Nitrogen, both particulate and dissolved or total nitrogen, enters the estuarine system from point- and non-point sources from within the catchment. River flow and nutrient input varies regionally, depending on local catchment and climatic conditions. However, the input of catchment-derived nutrients into estuaries and deltas is typically high (Harris, 2001).
Input of particulate nitrogen from atmospheric sources such as smoke and ash is significant in some tide-dominated estuaries.
Large tidal movements on the flanks of the estuary transport particulate nitrogen and dissolved inorganic nitrogen onto the sediments of the intertidal flats (Alongi et al., 1999), where some of the dissolved inorganic nitrogen is converted to particulate nitrogen through the activity of benthic micro-algae and other sediment-dwelling organisms.
Mangrove sediment is a net sink for dissolved inorganic nitrogen and particulate nitrogen (Alongi, 1996). Nutrient uptake is driven by high rates of plant productivity and microbial activity. N-fixation (incorporation of atmospheric N2 to form nitrogenous organic compounds) is active in the root-zone and contributes to the dissolved inorganic nitrogen pool (Kristensen et al., 1998). Some nitrogen is liberated to the atmosphere as N2 gas through denitrification (Rivera-Monroy et al., 1996, Trott et al., 2000). Particulate nitrogen is typically processed by sediment-dwelling biota such as crabs, or is exported to the coastal waters in the form of leaf litter and fine particulate matter (Ayukai et al., 1998). This material is redistributed during ebb tides and may be exported from the estuary.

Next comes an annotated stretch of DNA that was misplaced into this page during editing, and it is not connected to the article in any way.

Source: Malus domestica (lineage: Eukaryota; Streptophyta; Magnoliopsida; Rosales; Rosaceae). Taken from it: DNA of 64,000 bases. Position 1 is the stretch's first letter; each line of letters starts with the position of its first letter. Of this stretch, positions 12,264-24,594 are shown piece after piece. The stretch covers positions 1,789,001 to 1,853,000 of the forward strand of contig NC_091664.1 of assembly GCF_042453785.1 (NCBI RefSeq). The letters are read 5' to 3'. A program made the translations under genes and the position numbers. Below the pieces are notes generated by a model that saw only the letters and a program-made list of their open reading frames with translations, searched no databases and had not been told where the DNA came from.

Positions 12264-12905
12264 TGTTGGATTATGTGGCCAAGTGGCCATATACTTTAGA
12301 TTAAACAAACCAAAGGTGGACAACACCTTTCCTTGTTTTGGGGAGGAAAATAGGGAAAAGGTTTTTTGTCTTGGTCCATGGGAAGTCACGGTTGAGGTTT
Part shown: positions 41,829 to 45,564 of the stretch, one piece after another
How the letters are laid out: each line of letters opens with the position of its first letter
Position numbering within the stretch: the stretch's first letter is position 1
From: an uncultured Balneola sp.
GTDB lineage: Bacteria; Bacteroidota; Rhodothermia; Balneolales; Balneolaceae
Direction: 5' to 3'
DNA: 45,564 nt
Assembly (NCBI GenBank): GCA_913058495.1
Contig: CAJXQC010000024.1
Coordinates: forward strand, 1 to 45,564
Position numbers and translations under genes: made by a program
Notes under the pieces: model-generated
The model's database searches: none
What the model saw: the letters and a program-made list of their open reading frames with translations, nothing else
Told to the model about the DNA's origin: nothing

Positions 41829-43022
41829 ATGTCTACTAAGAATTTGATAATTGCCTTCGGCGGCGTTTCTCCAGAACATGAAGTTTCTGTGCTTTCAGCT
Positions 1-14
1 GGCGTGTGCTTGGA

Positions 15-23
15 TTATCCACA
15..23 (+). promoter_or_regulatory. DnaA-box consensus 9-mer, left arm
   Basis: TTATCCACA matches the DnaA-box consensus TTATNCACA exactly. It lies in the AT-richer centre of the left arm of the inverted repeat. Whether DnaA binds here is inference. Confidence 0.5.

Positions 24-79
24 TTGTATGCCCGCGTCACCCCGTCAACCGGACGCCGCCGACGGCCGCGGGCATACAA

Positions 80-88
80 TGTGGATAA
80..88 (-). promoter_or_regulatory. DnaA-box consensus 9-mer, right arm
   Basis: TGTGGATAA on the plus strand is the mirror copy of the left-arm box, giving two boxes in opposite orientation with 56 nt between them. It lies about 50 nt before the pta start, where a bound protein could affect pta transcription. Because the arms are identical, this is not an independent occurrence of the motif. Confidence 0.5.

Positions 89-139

Small amounts of particulate nitrogen are buried in salt flats during king tides. Most particulate nitrogen is exported back into the estuarine system during the ebb tide (Ridd et al., 1988).
Particulate nitrogen and dissolved inorganic nitrogen exist within the water column. However due to turbidity and low light penetration, phytoplankton productivity is limited (Cloern, 1987, Monbet, 1992). Circulation and re-suspension of particulate nitrogen occurs in this zone. Particulate nitrogen is probably reworked during the resuspension process, and dissolved inorganic nitrogen can be released into the water column through the process of remineralisation.
A proportion of the dissolved inorganic nitrogen reaches the less turbid zone at the mouth of the estuary. The nitrogen exported into the ocean is typically assimilated by marine phytoplankton, and converted into particulate nitrogen.
Seagrasses, which colonise the tidal sand banks near the mouth of the estuary, may also process nitrogen that has been exported from within the estuary. Denitrification may also occur here (Moriarty et al., 1993, Pollard et al., 1993).
Typically, moderate quantities of nitrogen are exported to the marine environment, due to the large exchange of seawater and lack of a constricted entrance. Export is more significant during extreme flood events, when large quantities of total nitrogen and other organic material are moved offshore.